In the twenty-first century, the word vigilante usually conjures up images of cinematic heroes like Batman, Zorro, the Lone Ranger, or Clint Eastwood in just about any film he’s ever been in. But in the nineteenth century, vigilantes roamed the country long before they ever made their way onto the silver screen. In Faces Like Devils, Matthew J. Hernando closely examines one of the most famous of these vigilante groups—the Bald Knobbers. Hernando sifts through the folklore and myth surrounding the Bald Knobbers to produce an authentic history of the rise and fall of Missouri’s most famous vigilantes. He details the differences between the modernizing Bald Knobbers of Taney County and the anti-progressive Bald Knobbers of Christian County, while also stressing the importance of Civil War-era violence with respect to the foundation of these vigilante groups. Despite being one of America’s largest and most famous vigilante groups during the nineteenth century, the Bald Knobbers have not previously been examined in depth. Hernando’s exhaustive research, which includes a plethora of state and federal court records, newspaper articles, and firsthand accounts, remedies that lack. This account of the Bald Knobbers is vital to anyone not wanting to miss out on a major part of Missouri’s history.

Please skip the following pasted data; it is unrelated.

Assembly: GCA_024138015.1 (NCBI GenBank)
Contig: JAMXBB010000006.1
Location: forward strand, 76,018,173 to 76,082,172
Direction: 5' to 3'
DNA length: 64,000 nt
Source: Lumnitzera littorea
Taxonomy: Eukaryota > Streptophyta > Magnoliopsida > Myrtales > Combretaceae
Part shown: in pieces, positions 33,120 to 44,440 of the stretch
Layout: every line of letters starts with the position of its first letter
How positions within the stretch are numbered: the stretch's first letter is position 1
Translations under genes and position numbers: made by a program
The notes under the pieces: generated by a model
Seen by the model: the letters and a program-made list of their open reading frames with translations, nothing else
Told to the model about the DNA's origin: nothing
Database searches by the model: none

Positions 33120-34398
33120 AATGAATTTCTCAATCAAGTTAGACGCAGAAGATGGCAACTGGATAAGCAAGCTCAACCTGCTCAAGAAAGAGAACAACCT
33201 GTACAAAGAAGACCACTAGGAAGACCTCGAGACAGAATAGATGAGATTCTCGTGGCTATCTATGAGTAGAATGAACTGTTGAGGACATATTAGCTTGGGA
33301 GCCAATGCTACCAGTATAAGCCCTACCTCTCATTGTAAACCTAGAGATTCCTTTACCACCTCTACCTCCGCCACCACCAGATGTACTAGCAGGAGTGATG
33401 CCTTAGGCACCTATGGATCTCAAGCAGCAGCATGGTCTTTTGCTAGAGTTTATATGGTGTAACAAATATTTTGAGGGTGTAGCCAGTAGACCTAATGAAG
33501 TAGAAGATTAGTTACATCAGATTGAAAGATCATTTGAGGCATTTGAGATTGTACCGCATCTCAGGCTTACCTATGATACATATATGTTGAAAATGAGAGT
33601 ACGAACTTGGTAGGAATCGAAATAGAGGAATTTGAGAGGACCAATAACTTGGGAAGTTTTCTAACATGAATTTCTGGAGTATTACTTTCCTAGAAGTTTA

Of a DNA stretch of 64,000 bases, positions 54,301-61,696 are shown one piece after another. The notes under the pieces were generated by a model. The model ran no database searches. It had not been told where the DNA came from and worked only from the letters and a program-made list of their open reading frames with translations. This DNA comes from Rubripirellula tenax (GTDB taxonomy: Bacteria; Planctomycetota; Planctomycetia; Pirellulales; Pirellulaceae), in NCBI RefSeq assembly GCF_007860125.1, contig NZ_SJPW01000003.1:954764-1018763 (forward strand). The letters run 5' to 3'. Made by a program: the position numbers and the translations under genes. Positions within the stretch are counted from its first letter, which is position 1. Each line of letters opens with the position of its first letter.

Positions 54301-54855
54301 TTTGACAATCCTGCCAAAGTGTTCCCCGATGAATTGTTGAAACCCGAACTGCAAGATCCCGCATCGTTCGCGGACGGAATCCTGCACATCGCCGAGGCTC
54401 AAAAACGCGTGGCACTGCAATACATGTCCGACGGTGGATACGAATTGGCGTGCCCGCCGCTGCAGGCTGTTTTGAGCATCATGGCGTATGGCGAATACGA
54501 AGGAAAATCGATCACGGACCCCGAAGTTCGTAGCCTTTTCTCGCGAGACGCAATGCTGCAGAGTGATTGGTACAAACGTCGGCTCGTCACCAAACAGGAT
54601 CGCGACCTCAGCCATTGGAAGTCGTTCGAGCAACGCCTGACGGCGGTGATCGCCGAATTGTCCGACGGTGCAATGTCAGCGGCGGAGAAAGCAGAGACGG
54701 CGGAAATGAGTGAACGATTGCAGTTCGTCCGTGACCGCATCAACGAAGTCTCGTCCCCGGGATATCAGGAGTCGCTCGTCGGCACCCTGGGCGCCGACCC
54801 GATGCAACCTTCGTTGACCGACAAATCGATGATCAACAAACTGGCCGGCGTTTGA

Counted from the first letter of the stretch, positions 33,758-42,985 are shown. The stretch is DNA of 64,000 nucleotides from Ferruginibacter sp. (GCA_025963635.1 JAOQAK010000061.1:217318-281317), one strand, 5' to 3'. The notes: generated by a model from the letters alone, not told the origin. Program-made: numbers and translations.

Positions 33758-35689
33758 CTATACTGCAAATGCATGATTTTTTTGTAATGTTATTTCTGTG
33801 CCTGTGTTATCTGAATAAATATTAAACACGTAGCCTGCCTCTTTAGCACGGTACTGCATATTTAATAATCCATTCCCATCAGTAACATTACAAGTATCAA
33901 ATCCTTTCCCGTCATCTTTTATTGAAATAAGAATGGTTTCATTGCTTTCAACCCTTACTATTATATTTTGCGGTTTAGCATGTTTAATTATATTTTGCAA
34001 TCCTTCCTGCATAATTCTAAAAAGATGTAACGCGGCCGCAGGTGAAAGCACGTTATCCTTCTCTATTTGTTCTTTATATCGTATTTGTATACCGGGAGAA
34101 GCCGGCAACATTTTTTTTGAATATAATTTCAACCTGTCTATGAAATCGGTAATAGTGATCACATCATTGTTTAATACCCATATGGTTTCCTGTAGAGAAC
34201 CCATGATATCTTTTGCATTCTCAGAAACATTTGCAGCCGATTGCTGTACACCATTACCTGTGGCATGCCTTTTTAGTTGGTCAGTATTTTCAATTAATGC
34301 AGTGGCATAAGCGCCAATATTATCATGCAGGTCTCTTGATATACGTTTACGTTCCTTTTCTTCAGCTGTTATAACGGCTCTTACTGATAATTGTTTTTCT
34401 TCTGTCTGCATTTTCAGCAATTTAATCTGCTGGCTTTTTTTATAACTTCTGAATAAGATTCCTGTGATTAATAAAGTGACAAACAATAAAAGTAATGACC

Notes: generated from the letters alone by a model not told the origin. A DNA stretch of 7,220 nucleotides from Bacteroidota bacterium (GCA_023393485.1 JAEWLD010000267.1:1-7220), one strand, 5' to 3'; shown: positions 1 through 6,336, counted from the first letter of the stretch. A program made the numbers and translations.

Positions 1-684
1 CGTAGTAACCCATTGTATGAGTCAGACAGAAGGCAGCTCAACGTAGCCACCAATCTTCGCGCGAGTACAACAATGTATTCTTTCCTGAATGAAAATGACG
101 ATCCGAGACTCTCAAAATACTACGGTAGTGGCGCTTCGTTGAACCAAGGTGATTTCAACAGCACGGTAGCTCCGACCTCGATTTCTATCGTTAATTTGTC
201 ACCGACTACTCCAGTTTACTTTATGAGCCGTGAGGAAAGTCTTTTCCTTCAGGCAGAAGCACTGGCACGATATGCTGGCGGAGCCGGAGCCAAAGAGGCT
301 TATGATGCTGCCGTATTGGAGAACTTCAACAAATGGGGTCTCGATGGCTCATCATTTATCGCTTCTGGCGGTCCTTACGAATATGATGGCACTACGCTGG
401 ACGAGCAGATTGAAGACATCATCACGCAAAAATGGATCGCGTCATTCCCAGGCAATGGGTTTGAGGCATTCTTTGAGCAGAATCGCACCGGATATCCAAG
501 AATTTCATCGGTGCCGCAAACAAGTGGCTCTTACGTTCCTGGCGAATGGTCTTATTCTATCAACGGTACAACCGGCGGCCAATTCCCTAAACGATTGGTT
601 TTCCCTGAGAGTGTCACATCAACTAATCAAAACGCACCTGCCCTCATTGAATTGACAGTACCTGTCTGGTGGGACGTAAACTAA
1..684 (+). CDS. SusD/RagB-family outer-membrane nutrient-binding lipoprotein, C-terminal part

About the Author
Matthew J. Hernando is Instructor of History and Government at Ozark Technical Community College, Hollister, Missouri. He has contributed articles and book reviews to such publications as the North Louisiana Historical Association Journal, the White River Valley Historical Quarterly, and the online journal Civil War Book Review.
Published by University of Missouri Press, hardback, 2015. 336 pages. 10 illustrations.